time, and therefore the first-comers called those who arrived last
Gepanta (possibly Gepaita), which, according to Jordanes, means those
tarrying, or the slow ones, and this name changed in course of time into
Gepidae. That the interpretation is taken from Gothic traditions is

Jordanes has heard a report that even the warlike Teutonic Herulians had
come to Germany from Scandinavia. According to the report, the Herulians
had not emigrated voluntarily from the large islands, but had been
driven away by the Svethidi, or by their descendants, the Danes. That
the Herulians themselves had a tradition concerning their Scandinavian
origin is corroborated by history. In the beginning of the sixth
century, it happened that this people, after an unsuccessful war with
the Longobardians, were divided into two branches, of which the one
received land from the emperor Anastasius south of the Danube, while the
other made a resolve, which has appeared strange to all historians,
viz., to seek a home on the Scandinavian peninsula. The circumstances
attending this resolution make it still more strange. When they had
passed the Slavs, they came to uninhabited regions--uninhabited,
probably, because they had been abandoned by the Teutons, and had not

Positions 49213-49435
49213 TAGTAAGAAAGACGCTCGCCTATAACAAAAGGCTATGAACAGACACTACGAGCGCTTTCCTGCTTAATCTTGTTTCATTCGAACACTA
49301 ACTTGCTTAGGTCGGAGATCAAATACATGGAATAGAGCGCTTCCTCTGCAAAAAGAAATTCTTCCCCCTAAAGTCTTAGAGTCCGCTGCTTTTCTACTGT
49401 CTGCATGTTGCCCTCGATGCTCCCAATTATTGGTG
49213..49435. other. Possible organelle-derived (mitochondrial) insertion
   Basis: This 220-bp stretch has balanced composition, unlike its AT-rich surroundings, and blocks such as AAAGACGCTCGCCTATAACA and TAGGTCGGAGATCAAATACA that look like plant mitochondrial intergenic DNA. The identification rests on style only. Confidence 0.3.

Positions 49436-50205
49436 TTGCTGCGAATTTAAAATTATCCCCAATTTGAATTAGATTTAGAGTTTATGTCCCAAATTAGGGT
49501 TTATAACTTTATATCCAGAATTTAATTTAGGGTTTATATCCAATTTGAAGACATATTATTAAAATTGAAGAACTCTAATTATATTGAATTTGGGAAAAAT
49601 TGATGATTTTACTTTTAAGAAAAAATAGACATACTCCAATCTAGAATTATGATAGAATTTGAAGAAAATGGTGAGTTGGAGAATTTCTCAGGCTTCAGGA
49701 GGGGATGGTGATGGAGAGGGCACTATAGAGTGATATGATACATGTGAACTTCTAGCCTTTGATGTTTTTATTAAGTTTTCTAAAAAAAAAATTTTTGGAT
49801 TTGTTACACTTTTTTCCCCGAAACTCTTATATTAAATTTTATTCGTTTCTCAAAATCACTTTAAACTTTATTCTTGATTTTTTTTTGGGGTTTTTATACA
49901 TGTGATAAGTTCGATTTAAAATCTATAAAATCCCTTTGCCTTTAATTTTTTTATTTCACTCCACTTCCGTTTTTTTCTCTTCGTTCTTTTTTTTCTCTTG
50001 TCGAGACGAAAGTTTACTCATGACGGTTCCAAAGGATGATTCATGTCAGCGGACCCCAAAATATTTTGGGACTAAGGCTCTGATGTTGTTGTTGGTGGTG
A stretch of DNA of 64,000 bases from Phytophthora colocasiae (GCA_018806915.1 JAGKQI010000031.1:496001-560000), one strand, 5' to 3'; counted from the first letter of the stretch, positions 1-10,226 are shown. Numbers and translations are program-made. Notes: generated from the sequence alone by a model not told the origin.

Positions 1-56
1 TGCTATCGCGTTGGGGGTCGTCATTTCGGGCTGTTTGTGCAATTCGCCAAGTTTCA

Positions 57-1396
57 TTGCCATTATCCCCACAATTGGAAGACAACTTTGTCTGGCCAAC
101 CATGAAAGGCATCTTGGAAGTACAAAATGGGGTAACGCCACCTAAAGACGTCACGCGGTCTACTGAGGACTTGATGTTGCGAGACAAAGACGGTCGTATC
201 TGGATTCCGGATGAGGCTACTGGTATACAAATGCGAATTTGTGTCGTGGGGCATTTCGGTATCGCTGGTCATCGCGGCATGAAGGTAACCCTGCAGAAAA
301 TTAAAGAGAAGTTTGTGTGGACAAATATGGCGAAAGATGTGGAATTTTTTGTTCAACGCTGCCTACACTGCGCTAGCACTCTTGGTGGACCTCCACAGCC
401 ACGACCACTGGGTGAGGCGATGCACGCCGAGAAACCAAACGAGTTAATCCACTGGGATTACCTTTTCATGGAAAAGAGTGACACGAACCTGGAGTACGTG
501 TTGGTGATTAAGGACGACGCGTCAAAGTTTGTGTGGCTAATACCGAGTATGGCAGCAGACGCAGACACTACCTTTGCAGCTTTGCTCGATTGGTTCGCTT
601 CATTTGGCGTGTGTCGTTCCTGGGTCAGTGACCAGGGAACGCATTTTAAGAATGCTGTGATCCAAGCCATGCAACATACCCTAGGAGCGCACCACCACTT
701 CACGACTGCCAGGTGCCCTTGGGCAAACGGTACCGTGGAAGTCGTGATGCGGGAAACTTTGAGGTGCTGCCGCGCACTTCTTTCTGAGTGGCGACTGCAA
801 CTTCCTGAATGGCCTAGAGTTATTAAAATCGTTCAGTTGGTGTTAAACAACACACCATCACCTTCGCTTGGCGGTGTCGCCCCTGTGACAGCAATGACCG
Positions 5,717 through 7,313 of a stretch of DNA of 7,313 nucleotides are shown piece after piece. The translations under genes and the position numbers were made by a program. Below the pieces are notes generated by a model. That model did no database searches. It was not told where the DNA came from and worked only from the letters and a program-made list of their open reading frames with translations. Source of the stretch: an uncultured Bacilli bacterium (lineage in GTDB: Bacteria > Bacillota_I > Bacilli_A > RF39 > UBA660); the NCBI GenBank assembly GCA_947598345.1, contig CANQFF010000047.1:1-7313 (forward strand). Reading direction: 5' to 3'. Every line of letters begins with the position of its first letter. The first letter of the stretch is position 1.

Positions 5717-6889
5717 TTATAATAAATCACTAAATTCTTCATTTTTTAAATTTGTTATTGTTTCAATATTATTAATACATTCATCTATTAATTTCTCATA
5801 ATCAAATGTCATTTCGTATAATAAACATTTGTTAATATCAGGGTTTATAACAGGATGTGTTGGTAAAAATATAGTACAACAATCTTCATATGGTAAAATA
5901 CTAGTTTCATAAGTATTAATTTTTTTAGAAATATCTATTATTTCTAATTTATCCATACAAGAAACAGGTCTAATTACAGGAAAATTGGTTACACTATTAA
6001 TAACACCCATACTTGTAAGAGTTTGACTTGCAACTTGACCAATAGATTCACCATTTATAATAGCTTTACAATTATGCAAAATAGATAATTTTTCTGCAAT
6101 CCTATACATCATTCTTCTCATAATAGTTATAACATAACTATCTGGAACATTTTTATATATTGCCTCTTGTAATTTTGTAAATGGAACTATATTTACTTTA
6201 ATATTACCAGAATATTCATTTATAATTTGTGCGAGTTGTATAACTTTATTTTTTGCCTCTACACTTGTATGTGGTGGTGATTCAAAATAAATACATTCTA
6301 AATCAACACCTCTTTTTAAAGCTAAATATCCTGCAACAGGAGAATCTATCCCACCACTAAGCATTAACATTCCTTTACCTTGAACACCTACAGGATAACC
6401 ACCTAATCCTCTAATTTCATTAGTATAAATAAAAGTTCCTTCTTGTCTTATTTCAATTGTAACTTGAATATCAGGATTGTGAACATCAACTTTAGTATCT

yet been occupied by the Slavs. In either case, they were open to the
occupation of the Herulians; but they did not settle there. We
misunderstand their character if we suppose that they failed to do so
from fear of being disturbed in their possession of them. Among all the
Teutonic tribes none were more distinguished than the Herulians for
their indomitable desire for war, and for their rash plans. Their
conduct furnishes evidence of that thoughtlessness with which the
historian has characterised them. After penetrating the wilderness, they
came to the landmarks of the Varinians, and then to those of the Danes.
These granted the Herulians a free passage, whereupon the adventurers,
in ships which the Danes must have placed at their disposal, sailed over
the sea to the island "Thule," and remained there. Procopius, the East
Roman historian who records this (De Bello Goth., ii., 15), says that
on the immense island Thule, in whose northern part the midnight sun can
be seen, thirteen large tribes occupy its inhabitable parts, each tribe
having its own king. Excepting the Skee Finns, who clothe themselves in
skins and live from the chase, these Thulitic tribes, he says, are